For so many years, the fear has been that the major online platform companies were sucking money from traditional media.
But television may now be pulling back some of that ad spend, because the old dog is learning new tricks.
“Several years ago there was a big move towards the digital side of things and spending. I think that balanced back,” says David Campanelli.
He should know. As EVP and co-chief investment officer for the advertising agency Horizon Media, Campanelli is responsible for the ad spending decisions of account clients likeWeight Watchers Burger King, Corona, LG, Little Caesars and Capital One.
“Now it’s a little bit more about, ‘How can we use TV more intelligently to target our audiences?’,” he says. “I think that the budgets have found their levels across different media types. Really now it’s about trying to find smarter ways to use linear TV, smarter ways to use OTT, which is a relatively new platform, to deliver that audience.”
If Campanelli’s own spending patterns are playing out industry-wide, they are not yet visible in available data.
eMarketer projects 2020 US TV linear and broadcast ad spend will grow 1% – but thanks to it being both an election year and an Olympics year. Thereafter, the forecast is for a 1% decline in each of the three years to 2023 – the main rationale being the rate at which viewers are cutting the cord for subscription, ad-free video services.
Still, that migration could exist alongside the trend in which linear TV is gaining new super-powers – namely, the ability to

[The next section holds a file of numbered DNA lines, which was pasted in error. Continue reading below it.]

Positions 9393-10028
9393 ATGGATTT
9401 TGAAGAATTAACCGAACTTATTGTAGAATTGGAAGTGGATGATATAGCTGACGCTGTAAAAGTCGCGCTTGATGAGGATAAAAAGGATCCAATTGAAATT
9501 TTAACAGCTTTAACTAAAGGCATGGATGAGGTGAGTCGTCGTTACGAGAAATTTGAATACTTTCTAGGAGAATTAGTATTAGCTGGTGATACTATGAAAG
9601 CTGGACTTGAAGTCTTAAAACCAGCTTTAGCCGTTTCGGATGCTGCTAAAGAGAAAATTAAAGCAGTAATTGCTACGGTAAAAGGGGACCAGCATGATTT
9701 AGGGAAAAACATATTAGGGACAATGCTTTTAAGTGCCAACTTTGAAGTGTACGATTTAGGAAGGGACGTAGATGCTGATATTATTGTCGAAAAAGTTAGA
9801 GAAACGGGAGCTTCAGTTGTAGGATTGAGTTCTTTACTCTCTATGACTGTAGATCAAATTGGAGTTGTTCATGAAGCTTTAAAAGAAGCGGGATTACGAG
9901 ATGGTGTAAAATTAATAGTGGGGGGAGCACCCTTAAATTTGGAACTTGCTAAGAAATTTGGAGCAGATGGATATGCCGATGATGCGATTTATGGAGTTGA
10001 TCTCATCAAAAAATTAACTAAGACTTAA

- target ads at individual households
- control the frequency with which they are seen
- plan campaigns seamlessly across platforms, including TV
- discover audience outcomes that occurred as a result of a TV ad
Horizon is pushing more clients’ ad spending in to this data-infused reincarnation of television because it offers such features.
The agency began its journey with the medium by leveraging third-party data sales houses to uncover the right audiences for its brands.
Then it graduated to building its own data platform, used to plan all its buying in the marketplace using digital identities
Even so, Campanelli can see the risk in excessive precision-targeting.
“With better targeting becomes more narrow audiences and more narrow reach of your buys,” he says. I think there’s a risk of going too narrow, too addressable, and not having that broad reach.”